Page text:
Back in December 2016 Alitalia has filed a fare with an incorrect pricing for routes between Germany/Italy and Asia/South Pacific on Alitalia ticket stock including flights on their partner Etihad.
The airline subsequently decided to cancel all the tickets and we still hear about many cases from readers who still haven’t gotten their money back to this day – one reader updated us this week that he was finally successful getting a refund.
Some readers were successful in claiming a credit card charge back but others were not or haven’t pursued it properly.
A most recent case was reported to us from our reader Jason who lives in the U.S. close to the Expedia HQ in Bellevue, WA and who contacted us via Facebook the a few weeks ago seeking advise as neither Expedia.
He sent us the first mail about six weeks ago:
As to many readers previously I suggested to consider legal action if all complaints to the DOT and Alitalia themselves were unsuccessful. Remember, John had also purchased two of these tickets and got them refunded after half a year of neglect on Alitalia’s side and finally involving the DOT (he wrote about it here).
Today Jason updated us that even though Alitalia continued to ignore him Expedia finally reacted and refunded him the money to his credit card after threatening to take them to Small Claims Court.
to be honest I’m very happy this worked out for Jason as we’re nearing a two year mark and the tickets weren’t cheap (I believe it was close to $700 per ticket sold). Taking legal action or doing a very last push and seriously threatening to do so is the only way to recover funds at this point.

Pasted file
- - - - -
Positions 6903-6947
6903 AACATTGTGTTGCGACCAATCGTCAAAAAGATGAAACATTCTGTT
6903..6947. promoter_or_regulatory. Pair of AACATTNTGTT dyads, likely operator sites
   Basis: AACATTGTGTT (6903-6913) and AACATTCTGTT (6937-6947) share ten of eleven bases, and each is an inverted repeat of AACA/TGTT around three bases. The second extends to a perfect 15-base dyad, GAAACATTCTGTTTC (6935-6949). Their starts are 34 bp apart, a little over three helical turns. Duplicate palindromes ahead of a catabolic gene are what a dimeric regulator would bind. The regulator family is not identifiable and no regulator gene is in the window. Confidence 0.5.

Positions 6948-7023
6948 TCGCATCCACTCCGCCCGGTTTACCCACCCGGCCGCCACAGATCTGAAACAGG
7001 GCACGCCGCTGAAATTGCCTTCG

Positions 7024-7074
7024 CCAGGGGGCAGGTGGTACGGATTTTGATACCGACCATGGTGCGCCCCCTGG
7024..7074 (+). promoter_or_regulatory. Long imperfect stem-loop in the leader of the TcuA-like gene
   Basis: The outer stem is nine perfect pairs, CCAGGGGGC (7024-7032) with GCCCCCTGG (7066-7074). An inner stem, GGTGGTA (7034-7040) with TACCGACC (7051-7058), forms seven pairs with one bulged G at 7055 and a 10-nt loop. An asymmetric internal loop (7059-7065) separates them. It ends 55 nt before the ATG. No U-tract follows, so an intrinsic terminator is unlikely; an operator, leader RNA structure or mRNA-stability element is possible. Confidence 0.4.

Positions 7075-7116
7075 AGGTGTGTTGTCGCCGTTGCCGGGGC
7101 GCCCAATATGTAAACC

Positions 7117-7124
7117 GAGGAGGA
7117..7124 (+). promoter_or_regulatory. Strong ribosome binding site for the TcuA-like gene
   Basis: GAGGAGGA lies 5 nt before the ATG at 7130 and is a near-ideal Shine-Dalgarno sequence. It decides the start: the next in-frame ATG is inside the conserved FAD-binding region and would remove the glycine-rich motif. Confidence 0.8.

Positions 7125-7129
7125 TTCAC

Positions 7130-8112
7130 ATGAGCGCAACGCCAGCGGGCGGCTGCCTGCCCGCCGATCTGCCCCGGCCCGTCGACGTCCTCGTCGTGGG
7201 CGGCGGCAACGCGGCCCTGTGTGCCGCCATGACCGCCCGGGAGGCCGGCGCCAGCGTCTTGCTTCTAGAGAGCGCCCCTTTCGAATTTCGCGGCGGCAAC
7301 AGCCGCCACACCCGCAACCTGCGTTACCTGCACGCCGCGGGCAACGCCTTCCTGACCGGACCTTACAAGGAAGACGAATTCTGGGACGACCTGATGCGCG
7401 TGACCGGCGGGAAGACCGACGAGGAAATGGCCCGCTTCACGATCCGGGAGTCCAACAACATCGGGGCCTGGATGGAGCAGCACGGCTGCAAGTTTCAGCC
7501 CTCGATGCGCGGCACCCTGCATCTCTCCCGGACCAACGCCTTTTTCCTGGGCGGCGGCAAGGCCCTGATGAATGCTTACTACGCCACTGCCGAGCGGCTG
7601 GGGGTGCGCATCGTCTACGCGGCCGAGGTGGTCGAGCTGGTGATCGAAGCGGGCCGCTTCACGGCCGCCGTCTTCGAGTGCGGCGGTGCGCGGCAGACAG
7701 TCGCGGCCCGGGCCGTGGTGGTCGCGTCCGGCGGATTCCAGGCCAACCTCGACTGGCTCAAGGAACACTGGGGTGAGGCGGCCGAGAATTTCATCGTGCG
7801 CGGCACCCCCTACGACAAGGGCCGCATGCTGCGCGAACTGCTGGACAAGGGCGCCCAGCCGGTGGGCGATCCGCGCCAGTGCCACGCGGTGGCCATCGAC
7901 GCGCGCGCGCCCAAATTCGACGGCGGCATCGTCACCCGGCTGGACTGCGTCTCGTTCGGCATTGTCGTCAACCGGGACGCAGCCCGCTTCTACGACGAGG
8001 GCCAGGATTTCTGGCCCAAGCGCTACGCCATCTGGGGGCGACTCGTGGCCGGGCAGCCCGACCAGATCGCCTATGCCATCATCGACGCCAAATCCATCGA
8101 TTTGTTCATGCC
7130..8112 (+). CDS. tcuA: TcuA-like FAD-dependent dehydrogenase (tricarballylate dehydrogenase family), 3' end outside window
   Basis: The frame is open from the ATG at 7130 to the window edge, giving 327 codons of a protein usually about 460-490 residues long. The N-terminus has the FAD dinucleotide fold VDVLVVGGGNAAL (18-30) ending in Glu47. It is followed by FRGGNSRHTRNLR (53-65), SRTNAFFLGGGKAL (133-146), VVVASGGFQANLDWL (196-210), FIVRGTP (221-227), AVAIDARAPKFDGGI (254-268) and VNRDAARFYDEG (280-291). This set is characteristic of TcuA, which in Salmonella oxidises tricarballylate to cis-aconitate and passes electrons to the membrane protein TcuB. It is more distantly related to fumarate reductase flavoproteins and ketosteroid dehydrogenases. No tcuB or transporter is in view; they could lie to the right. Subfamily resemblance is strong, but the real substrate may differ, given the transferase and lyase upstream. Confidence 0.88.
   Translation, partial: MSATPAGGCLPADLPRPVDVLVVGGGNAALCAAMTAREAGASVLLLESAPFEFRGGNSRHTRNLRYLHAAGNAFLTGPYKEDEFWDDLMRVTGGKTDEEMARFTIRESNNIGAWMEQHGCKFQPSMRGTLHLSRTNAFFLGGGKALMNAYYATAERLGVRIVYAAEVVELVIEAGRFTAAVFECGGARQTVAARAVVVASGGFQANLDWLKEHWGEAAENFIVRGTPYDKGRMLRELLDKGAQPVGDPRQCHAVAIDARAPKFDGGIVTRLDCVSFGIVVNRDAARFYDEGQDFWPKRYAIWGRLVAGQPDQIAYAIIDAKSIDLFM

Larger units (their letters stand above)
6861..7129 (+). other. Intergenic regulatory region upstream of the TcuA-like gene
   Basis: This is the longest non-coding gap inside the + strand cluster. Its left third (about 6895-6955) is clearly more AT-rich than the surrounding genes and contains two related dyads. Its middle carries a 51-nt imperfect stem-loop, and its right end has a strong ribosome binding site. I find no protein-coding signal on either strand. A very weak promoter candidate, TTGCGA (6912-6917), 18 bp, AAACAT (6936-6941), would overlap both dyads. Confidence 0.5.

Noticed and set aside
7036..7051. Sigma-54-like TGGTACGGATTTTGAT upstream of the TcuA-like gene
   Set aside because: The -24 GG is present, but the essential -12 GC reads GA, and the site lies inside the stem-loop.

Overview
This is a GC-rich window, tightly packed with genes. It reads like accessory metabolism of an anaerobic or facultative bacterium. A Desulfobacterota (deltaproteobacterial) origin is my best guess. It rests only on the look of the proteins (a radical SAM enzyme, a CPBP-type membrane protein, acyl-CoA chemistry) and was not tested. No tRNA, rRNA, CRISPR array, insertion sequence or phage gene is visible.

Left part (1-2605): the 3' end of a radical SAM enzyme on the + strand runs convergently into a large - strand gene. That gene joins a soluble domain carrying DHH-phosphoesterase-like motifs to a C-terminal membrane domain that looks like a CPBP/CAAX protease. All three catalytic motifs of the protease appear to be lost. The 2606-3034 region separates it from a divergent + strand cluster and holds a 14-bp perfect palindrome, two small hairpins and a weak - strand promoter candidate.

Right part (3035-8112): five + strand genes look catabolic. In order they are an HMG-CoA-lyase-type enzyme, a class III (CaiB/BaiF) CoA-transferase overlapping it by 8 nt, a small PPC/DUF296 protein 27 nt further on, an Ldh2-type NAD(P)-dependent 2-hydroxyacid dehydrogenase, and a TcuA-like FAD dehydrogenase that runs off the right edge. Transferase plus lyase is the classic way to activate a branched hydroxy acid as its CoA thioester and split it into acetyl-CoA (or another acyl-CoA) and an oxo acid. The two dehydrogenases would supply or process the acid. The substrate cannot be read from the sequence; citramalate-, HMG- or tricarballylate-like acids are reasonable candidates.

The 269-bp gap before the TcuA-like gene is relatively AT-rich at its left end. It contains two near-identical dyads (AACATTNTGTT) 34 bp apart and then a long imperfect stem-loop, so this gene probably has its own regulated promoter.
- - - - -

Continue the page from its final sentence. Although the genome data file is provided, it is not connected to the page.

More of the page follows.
One of the reasons why we at LoyaltyLobby have made the decision not to cover these ‘error fares’ is that nowadays they often come with a lot of baggage and problems for those who purchased them. This involves loss of time, loss of money, issues such as the ones here and many other things that don’t outweigh the benefit of publishing such fares. In the old days airlines were more generous and the amount of tickets sold was much lower.
Now as soon as the news about such a fare hits the internet thousands of tickets are being sold within hours and the airline often has no other choice than to cancel them especially if First Class inventory is concerned and their entire availability is gone for months. However if an airline cancels such a fare there is no excuse for not refunding the money immediately.
I’m glad that least one person finally got a refund that he is absolutely entitled to, even though I’m surprised Expedia did anything here. Alitalia and to a degree also the OTA’s that sold these tickets and took the payment are engaging in clearly fraudulent action here as they withhold the money of customers without providing a service or product.
Alitalia continues to be in the news for all the wrong reasons. Looming bankruptcy, strikes, spending money on new uniforms (priorities?), bad customer service and of course this ongoing error fare refund debacle. Does Alitalia still owe you money as well?